Keratoconus is a progressive eye disease, usually presenting in a person’s teens or early 20s. The cornea, which is normally round, thins and begins to bulge into a cone-like shape. The most common symptom is distorted vision, due to the cone shape deflecting light as it enters the eye on its way to the light-sensitive retina. Keratoconus can occur in one or both eyes.
As keratoconus progresses, the cornea becomes more irregular in shape, causing greater nearsightedness and irregular astigmatism to develop, creating additional problems with distorted and blurred vision. Glare and light sensitivity also may occur. Most patients notice a large change in their glasses prescription over short periods of time.
Doctors at Gordon Schanzlin New Vision Institute Institute offer a number of treatment options for patients with keratoconus.
New research suggests an imbalance of enzymes within the cornea weaken the corneal tissue that leads to Keratoconus. This makes the cornea more susceptible to oxidative damage from compounds called free radicals, causing it to weaken and bulge forward.
Risk factors include a genetic predisposition, which is why keratoconus often affects more than one member of the same family.
Overexposure to ultraviolet rays from the sun, excessive eye rubbing, a history of poorly fitted contact lenses and chronic eye irritation can also be associated with Keratoconus.
Eyeglasses or soft contact lenses may help in the mildest forms of the disease.
Treatments for moderate and advanced Keratoconus include a number of specialty contact lenses. Dr. David Geffen of Gordon Schanzlin New Vision Institute Institute has been an expert in this field for many years, custom fitting the most advanced lenses for the greatest vision and comfort. Lenses include:
Our surgeons have been involved in the initial research, leading up to FDA approval, of INTACS® (Addition Technology) corneal inserts for the treatment of keratoconus, as well as Corneal Cross linking. The first step is to schedule a comprehensive evaluation to determine if you are a candidate for the procedures.
Corneal Cross Linking with Riboflavin works by increasing collagen crosslinks with the cornea. These crosslinks are natural “anchors” for the corneal structure. These anchors are responsible for providing structure for the cornea which prevents the bulging out and irregularity found in keratoconus patients. Prior to the cross linking process, the very thin layer of cells on the surface of the cornea – (epithelium) is removed. This is followed by a series of Photrexa drops (riboflavin drops which have been formatted and approved specific to the procedure) being applied to saturate the cornea over a period of time followed by an ultraviolet light which activates the cross linking process.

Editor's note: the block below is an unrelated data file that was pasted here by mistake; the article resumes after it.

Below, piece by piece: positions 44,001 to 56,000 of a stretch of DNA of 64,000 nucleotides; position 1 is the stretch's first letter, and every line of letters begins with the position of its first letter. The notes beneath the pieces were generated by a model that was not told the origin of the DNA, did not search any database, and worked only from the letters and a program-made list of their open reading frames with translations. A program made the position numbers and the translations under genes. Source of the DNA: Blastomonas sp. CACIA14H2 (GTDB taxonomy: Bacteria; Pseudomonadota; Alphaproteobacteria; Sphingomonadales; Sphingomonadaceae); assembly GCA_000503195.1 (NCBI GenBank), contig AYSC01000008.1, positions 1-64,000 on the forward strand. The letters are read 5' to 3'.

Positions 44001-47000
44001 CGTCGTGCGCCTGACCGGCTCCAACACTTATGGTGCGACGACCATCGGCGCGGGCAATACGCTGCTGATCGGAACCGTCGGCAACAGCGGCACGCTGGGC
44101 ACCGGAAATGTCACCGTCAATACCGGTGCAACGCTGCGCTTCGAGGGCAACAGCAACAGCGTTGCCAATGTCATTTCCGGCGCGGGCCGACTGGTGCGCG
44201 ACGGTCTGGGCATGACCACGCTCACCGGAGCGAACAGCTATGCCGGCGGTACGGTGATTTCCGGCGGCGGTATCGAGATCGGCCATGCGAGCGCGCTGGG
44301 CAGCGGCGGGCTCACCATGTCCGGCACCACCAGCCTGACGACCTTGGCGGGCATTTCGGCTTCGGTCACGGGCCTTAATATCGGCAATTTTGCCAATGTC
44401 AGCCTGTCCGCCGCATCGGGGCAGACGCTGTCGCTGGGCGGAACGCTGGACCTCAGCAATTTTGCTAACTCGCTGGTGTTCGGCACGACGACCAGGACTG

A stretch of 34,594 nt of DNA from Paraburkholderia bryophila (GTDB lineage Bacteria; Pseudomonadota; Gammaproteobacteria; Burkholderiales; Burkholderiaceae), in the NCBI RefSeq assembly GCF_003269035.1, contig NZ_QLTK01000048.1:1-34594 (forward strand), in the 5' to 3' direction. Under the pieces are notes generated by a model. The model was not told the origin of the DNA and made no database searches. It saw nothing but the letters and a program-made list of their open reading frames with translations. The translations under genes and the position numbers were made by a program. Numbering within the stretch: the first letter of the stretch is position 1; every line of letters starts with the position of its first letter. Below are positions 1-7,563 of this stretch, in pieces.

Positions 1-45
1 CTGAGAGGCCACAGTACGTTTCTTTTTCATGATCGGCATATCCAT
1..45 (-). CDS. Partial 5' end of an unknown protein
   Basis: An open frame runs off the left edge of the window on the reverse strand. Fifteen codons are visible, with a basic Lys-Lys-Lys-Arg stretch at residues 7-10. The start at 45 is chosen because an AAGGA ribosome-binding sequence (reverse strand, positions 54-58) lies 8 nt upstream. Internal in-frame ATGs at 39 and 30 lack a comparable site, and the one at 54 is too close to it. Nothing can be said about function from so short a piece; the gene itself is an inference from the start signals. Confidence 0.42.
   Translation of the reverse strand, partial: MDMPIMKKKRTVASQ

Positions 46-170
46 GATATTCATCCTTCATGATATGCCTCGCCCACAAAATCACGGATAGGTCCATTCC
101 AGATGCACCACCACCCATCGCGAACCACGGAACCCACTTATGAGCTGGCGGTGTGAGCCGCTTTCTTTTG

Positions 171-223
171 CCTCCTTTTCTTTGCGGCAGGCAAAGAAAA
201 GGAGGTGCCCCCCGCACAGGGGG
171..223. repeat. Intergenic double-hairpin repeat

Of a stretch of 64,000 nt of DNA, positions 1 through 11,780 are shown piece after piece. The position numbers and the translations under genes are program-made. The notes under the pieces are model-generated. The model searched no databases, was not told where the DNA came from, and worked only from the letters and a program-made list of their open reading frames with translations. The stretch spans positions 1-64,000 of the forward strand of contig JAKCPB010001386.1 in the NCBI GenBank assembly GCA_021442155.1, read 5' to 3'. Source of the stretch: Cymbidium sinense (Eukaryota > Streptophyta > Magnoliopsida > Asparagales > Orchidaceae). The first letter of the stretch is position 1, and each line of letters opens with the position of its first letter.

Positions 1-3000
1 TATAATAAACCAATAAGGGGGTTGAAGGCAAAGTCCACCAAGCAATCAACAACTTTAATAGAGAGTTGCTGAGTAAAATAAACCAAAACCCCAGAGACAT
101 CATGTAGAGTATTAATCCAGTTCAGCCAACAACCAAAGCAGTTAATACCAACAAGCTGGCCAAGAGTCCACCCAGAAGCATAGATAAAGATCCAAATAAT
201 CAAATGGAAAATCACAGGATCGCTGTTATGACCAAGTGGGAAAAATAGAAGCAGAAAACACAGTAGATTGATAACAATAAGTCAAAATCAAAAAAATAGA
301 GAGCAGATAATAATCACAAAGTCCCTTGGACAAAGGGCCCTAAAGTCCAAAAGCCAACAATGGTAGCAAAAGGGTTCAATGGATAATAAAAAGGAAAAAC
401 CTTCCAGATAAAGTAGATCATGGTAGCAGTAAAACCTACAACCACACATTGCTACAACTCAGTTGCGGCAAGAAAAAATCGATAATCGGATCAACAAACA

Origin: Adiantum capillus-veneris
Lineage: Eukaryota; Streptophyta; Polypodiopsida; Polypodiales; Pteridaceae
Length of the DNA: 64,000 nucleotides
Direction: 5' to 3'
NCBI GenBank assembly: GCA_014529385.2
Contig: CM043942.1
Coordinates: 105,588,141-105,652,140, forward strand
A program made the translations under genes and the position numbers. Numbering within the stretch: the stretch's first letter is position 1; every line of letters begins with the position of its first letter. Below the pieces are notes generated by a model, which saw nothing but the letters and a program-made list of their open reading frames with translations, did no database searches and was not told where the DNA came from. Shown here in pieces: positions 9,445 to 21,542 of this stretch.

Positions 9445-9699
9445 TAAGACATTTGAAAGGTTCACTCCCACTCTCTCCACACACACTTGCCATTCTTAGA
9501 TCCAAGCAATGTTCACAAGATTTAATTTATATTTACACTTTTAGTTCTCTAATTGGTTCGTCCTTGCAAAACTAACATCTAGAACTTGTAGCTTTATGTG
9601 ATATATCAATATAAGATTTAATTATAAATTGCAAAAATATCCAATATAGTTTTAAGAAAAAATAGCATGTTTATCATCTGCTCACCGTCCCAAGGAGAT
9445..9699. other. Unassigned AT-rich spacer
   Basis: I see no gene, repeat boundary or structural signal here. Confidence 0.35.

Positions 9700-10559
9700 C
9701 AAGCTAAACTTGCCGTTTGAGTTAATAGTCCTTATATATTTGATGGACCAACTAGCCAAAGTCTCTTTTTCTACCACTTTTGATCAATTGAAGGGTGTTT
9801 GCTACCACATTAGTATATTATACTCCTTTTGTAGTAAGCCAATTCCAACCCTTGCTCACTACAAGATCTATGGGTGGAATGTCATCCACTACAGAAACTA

This process has been shown in clinical trials to increase the amount of collagen cross-linking in the cornea, thereby strengthening the cornea. The Avedro process is the only one to have been approved by the FDA. Collagen crosslinking is not a cure for keratoconus. The aim of the cross linking treatment is to stop the progression of keratoconus, thereby preventing further deterioration in vision and the potential need for corneal transplantation as the keratoconus continues to progress. Glasses or contact lenses will still be needed following the cross-linking treatment (and a change in the prescription is generally required) but it is hoped that the end result of the treatment would limit further deterioration of vision.
INTACS® corneal inserts received FDA approval for treating keratoconus in August 2004. Small plastic inserts are placed just under the surface of the eye in the periphery of the cornea for clearer vision.
Studies demonstrate that INTACS® can improve the best spectacle-corrected visual acuity (BSCVA) of a keratoconic eye by an average of two lines on a standard eye chart. The implants also have the advantage of being removable and exchangeable. The surgical procedure takes only about 10 minutes and can be performed in our surgical suite.
INTACS® might delay but can’t prevent a corneal transplant if keratoconus continues to progress.
Some people with keratoconus can’t tolerate a rigid contact lens, or they reach the point where contact lenses or other therapies no longer provide acceptable vision. At this time, the surgeon will recommend a corneal transplant, also called a penetrating keratoplasty (PK or PKP). Our surgeons have vast experience performing corneal transplants for patients who have exhausted other alternatives. Even after a transplant, you most likely will need glasses or contact lenses for clear vision.